Was there a "call" moment for your craft and what do you consider to be the starting point of your musical career?

That call was in my teens, when I started to dream of making, living from and to Rap. Because, from that moment on, everything I did seemed to direct me towards Rap and Hip-Hop. I've always been obsessed with it. So I managed to turn my schoolwork presentations into moments for me rhyme or develop my drawings, which were my graffiti. Then, at 17, I started attending the Rap events. In these events, there was a moment of open microphone, in which anyone could. Get out there and show your talent. I got to face my friends. The more I wrote rhymes, the more I wanted to write. That culture pulled me.

What is still in your current compositions that come from your first verses?

Hunger. That battle-hungry famine. To want to be the best at what you do and not be afraid to show it. It is not about challenging others, it is about challenging yourself with each new verse. Where are you going? Are you going to say that again? You used that word a lot huh ... This hunger there. (Laughs)

At some point did the prosecutor Rashid come into conflict with the businessman Rashid?

I never caught myself in this conflict, but sometimes I am afraid. Because they are different things, even distant, even though the core of the business is music.

But the launch strategy, the development of the projects, the clothes, the meetings and everything ... It demands a lot from us all. So sometimes I’m afraid of making this curve too close for business and then when it comes time to get lost again. But that I think comes from the same hunger that I talked about above. It looks more like a neurosis than a real possibility. The fact is, I have the same 24 hours for everything. So, if I take my day off for strategy, the song will have to wait until the next day. This leaves me with a tight heart, but I like being inside the bureaucracies.

Is "Crisis" the reflection of these two selves?

Total! Part of my most passionate songs are on this record. In parallel, it was perhaps our best launch strategy so far. But on this side, I have a great person at my side, Dani Rodrigues. She is very good at reading the market and coming up with these plans. I am enlightened to have such a person with me.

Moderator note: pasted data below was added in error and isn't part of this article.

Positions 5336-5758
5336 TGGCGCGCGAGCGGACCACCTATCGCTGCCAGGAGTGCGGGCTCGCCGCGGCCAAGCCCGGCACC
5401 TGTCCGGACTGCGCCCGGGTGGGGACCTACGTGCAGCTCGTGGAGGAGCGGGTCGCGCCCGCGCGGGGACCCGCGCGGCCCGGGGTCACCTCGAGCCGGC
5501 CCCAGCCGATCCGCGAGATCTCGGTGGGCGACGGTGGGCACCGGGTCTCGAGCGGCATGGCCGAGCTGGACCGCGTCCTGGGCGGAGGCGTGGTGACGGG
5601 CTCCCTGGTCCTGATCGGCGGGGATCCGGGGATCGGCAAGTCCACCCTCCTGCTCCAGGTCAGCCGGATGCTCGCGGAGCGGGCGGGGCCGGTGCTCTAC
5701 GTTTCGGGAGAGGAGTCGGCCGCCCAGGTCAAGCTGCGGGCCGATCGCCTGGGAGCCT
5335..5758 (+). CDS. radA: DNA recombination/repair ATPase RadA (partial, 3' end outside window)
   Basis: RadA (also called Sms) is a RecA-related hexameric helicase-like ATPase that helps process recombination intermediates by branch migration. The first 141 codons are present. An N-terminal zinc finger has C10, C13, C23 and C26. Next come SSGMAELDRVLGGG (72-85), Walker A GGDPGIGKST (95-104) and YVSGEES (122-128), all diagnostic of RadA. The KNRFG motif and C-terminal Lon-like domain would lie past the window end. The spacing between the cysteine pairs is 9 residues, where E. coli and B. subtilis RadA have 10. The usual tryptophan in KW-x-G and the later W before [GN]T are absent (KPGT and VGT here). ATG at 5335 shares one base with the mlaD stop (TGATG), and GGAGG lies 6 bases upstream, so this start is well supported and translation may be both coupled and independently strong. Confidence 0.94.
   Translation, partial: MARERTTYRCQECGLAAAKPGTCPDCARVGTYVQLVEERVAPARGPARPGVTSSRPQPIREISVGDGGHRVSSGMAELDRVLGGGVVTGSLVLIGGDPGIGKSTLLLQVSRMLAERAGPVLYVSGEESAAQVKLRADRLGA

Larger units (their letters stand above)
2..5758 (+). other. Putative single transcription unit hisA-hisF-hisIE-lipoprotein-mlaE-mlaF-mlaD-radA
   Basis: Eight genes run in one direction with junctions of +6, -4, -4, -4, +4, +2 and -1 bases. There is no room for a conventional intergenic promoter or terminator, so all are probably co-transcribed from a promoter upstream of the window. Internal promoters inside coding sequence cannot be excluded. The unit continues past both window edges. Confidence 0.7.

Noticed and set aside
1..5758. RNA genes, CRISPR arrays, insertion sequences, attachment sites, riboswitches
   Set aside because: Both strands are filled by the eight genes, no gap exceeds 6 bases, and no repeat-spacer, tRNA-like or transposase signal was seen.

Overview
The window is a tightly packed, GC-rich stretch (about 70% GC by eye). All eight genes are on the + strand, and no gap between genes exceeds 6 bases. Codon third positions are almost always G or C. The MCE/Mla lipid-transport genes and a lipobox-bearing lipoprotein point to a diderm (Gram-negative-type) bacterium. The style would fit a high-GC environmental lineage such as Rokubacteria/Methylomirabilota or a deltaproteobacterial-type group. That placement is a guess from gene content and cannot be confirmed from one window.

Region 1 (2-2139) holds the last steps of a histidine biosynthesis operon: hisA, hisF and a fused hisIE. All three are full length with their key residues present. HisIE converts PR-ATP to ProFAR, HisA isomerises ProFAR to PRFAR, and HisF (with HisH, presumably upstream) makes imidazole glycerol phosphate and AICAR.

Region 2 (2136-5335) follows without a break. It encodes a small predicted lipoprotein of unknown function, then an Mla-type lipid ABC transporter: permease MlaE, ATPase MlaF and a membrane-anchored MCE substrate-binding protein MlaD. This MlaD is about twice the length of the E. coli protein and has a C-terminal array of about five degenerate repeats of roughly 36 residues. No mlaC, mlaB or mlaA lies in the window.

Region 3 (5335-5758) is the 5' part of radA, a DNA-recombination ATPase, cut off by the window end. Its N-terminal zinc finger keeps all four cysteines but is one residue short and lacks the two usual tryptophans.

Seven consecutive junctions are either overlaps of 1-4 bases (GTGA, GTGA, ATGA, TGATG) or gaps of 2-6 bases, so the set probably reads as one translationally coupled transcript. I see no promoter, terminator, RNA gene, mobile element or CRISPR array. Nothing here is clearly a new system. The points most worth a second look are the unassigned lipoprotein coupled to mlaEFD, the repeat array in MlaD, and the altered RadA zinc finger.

What are the remnants of previous work that is in “Crisis” and that few have noticed?

I believe that it has no specific remnants, that it is not about evolution, about searching. In 2013, in the mixtape “Confundindo Selhos”, I got very close to the style of rhyming and acting that I liked best, for my voice and my type of composition. From there, everything I did was around developing that. When I arrived at “Crisis”, I had already established that style for myself. "This is Rashid's way."

Can "So Real" be considered your most visceral album?

For sure. The wounds that I started to expose in "Crisis", i will gap in the "So real". This is an album about humanization, about trying to be the great person who will reflect on the great artist. There are many very personal things there, very passionate music, very deep and private reflections.

You are an artist who has a very assertive outlook on the various media. How do you find your space in a world full of options and dispersions?

Today I have a very loyal audience, who understand me and interact with me the way I am. To build this was a little hard, because it is difficult to hold people's attention in this era. Everyone has a good life to show on the networks. I am a music worker, what I have to show is work. I travel, meet great artists, go on TV, give interviews, etc. All of this is the result of this day-to-day discipline, so I have no way of getting away from it to offer something I am not. This gradually drove many people away, but it also brought many more. At this moment I believe that whoever follows me through the networks, has already understood how I am and how I behave there. Thanks to this mutual understanding, now we have a huge bridge to communicate with these fans.

Today we live in a world of experiences. What will be the great differentials of this project “So Real” for those who want to dive deep into their emotions?

“So Real” is already different because it was planned and released as a series over three seasons, each season with a beginning, middle and end. Trailers instead of teasers. The documentary turned into a visual series as well. This is the difference on the strategy side. On the musical side, I think that depth is a differential. I'm not the first to do that, but right now we certainly don't have that many artists opening up like a book. Or as a series, in our case.